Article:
In short, we'll have to ask our client to trust us and send us the full .keys file. And we also highly discourage uploading your Wallet files to any websites.

Is the Wallet too old?

Now that we know John the Ripper ("jumbo version") supports cracking Monero Wallets it seems quite straight forward: First generate the password "hash" using the monero2john script and store its output in a so called password file, then run the john command specifying the password file as a target.

Having read through the pull request though, there appears to be a caveat: Legacy Wallets (pre 2016) that did not use JSON as a format yet, are still supported by the official Monero Wallet software but this support has not been implemented in John. Thanks to the logfile we know that the Wallet in question is from 2014, so it's likely that John wont be able to crack it.

In order to validate this, we generated 2 new wallets with test as a password: One wallet was created using the newest Wallet software available, the other one was generated using the original Wallet software send to us by our client (since this is a Windows executable we use wine to run it).

Creating a legacy wallet:

$ WINEPREFIX=~/winero winecfg
wine: created the configuration directory '/home/ubuntu/winero'
wine: configuration in "/home/ubuntu/winero" has been updated.
# Select Windows 7 in the configuration window! 
$ mv simplewallet.exe winero/drive_c/
$ cd winero/drive_c/
$ WINEPREFIX=~/winero wine simplewallet.exe
bitmonero wallet v0.8.6.295(0.1-g5ceffa8)
Specify wallet file name (e.g., wallet.bin). If the wallet doesn't exist, it will be created.
Wallet file name: pre2016-test
The wallet doesn't exist, generating new one
password: test
Generated new wallet: 445Cu5fM6DP6j3srGLqob2MFPt8H6izheNxUbcoPfNo9csAVbWXZpwjFuuK9iwdQJ29THuC8cEiiqMMsJRA3oS86HZMkvWk
view key: 8be096fbeca612d934a023f181072d33135e4e25d9d924a7b32eb7955e919d0e

Next, we create the password file for John containing "hashes" for both the legacy and the JSON format Wallet. We also create a wordlist containing only the one password we know will work: test.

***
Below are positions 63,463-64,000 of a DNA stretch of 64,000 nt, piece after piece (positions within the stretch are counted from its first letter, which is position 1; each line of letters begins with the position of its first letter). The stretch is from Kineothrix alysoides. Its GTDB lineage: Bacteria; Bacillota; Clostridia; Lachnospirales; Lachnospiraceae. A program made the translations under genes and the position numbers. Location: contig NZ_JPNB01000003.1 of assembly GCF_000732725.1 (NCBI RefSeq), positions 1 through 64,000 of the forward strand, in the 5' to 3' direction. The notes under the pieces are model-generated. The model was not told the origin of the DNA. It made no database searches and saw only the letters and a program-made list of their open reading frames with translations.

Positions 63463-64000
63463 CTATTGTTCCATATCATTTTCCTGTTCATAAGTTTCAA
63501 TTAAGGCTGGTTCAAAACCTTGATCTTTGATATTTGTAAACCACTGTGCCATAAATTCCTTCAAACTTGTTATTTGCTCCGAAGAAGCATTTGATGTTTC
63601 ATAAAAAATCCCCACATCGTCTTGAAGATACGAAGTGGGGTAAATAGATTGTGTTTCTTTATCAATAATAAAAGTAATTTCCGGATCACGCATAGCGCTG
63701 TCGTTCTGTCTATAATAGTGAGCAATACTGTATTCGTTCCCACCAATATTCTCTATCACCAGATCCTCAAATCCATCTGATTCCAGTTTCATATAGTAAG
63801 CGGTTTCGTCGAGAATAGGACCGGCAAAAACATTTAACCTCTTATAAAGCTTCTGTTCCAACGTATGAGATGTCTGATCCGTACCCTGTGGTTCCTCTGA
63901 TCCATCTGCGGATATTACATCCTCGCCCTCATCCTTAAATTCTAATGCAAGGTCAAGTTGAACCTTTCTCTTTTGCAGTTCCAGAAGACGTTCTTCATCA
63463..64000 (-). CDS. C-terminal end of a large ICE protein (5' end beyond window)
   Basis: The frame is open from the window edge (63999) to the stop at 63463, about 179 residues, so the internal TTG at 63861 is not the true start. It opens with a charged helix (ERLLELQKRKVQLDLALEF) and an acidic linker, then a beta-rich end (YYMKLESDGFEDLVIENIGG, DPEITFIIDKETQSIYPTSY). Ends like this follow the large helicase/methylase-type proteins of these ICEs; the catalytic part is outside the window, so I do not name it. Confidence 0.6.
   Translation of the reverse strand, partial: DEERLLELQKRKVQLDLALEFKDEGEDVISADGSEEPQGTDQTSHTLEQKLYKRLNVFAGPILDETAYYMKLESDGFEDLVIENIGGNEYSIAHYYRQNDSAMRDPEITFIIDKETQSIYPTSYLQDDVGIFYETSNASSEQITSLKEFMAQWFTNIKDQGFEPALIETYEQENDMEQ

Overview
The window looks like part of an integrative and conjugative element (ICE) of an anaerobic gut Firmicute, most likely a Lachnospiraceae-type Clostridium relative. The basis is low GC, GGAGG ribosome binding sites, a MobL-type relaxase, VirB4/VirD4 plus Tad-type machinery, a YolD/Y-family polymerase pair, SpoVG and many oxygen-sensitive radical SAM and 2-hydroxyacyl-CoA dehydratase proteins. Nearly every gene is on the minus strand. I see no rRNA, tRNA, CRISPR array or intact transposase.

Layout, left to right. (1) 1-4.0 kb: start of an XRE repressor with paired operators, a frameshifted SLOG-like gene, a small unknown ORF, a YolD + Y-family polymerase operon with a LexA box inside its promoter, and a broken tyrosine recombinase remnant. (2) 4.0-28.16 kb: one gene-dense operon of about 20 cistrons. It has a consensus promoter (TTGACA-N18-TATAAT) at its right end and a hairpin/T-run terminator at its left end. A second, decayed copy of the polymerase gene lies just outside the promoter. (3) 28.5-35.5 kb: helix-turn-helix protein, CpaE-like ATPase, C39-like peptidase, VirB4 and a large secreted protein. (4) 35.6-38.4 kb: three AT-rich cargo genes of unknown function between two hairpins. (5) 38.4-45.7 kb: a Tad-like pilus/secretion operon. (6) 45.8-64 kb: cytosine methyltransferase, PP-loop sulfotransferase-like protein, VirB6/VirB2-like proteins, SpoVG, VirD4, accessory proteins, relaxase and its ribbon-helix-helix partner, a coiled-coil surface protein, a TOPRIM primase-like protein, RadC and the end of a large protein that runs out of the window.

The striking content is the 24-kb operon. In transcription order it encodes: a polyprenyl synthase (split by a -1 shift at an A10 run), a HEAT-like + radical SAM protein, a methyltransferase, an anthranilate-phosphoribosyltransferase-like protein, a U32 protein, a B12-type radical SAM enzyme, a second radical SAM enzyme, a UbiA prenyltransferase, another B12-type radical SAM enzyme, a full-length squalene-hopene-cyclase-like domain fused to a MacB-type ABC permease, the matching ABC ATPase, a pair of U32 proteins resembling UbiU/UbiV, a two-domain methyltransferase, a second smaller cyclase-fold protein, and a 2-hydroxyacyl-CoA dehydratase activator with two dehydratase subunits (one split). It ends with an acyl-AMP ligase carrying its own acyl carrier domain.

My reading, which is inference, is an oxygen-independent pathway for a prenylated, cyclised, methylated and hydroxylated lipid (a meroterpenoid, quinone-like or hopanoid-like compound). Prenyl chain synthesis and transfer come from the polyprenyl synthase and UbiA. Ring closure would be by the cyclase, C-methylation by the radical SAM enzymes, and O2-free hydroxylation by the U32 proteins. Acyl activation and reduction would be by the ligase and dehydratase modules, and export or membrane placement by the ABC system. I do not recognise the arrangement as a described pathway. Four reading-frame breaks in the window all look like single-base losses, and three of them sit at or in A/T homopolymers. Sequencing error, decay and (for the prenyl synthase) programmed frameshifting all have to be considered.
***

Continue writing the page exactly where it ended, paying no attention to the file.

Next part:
$ winero/drive_c/pre2016-test.keys > hashes
$ post2016-test/post2016-test.keys >> hashes
$ echo "test" > wordlist

We can now have John work on these:

$ john --wordlist=wordlist hashes 
Note: This format may emit false positives, so it will keep trying even after finding a possible candidate.
Using default input encoding: UTF-8
Loaded 2 password hashes with 2 different salts (monero, monero Wallet [Pseudo-AES / ChaCha / Various 32/64])
Will run 8 OpenMP threads
Press 'q' or Ctrl-C to abort, almost any other key for status
Warning: Only 1 candidate left, minimum 8 needed for performance.
test             (post2016-test.keys)     
1g 0:00:00:00 DONE (2021-05-16 00:22) 2.173g/s 2.173p/s 4.347c/s 4.347C/s test
Session completed.

As can be seen by the output, it is indeed true that using John as is will not work for the original Wallet file, since it was only able to "crack" the JSON format wallet.

Patching John

Looking at the monero_fmt_plug.c that was added with the previously mentioned pull request, we can see that after attempting to decrypt the keys file, it will check whether the first 32 bytes contain the string key_data – if it does, the Wallet is considered cracked.

monero_fmt_plug.c excerpt